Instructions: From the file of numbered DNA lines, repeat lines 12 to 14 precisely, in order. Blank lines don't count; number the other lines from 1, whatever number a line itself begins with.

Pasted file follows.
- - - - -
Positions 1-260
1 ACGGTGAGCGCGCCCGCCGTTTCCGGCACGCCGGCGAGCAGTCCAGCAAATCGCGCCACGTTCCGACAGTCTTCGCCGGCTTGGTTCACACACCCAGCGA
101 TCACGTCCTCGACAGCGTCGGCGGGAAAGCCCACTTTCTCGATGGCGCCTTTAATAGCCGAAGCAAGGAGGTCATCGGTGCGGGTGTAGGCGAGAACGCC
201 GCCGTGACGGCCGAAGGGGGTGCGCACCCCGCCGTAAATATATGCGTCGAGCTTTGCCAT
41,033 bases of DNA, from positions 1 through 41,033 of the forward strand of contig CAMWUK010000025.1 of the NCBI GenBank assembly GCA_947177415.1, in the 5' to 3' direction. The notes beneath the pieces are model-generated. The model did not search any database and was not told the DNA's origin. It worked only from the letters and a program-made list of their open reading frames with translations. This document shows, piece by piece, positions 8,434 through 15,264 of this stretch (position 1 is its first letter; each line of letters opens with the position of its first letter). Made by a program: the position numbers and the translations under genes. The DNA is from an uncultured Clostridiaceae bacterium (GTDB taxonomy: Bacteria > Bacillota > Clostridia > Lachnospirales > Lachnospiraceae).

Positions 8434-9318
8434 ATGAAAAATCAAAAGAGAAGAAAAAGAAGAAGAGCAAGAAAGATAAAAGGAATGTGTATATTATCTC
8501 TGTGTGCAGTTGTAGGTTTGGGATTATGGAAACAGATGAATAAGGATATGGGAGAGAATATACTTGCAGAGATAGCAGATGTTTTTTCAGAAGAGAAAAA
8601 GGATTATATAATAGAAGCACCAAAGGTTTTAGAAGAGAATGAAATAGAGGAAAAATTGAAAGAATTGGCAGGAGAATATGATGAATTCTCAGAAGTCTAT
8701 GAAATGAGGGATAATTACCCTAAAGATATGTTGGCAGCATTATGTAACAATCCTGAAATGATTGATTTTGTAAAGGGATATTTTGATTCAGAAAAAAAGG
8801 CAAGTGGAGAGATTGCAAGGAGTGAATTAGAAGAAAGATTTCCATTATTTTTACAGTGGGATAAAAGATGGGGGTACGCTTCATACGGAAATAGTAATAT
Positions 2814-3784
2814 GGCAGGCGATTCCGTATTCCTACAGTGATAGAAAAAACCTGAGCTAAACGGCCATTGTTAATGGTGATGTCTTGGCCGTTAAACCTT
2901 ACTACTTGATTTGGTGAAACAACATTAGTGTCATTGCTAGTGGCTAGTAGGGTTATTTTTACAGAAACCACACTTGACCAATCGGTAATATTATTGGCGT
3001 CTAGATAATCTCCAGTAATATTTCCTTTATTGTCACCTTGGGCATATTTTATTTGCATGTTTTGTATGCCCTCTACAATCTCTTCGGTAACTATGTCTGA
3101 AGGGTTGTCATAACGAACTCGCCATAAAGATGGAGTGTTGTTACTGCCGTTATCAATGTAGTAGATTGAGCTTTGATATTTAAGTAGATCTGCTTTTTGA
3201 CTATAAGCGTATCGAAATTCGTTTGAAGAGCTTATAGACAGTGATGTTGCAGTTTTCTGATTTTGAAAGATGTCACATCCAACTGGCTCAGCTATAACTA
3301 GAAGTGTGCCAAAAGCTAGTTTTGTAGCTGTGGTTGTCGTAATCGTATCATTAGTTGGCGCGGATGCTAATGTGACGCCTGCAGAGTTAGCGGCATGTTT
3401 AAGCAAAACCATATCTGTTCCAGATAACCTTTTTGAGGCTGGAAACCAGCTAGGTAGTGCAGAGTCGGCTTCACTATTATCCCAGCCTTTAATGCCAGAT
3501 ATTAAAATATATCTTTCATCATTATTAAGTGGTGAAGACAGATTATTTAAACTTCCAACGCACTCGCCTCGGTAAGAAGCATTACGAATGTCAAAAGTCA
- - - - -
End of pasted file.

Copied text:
Positions 2814-3784
2814 GGCAGGCGATTCCGTATTCCTACAGTGATAGAAAAAACCTGAGCTAAACGGCCATTGTTAATGGTGATGTCTTGGCCGTTAAACCTT
2901 ACTACTTGATTTGGTGAAACAACATTAGTGTCATTGCTAGTGGCTAGTAGGGTTATTTTTACAGAAACCACACTTGACCAATCGGTAATATTATTGGCGT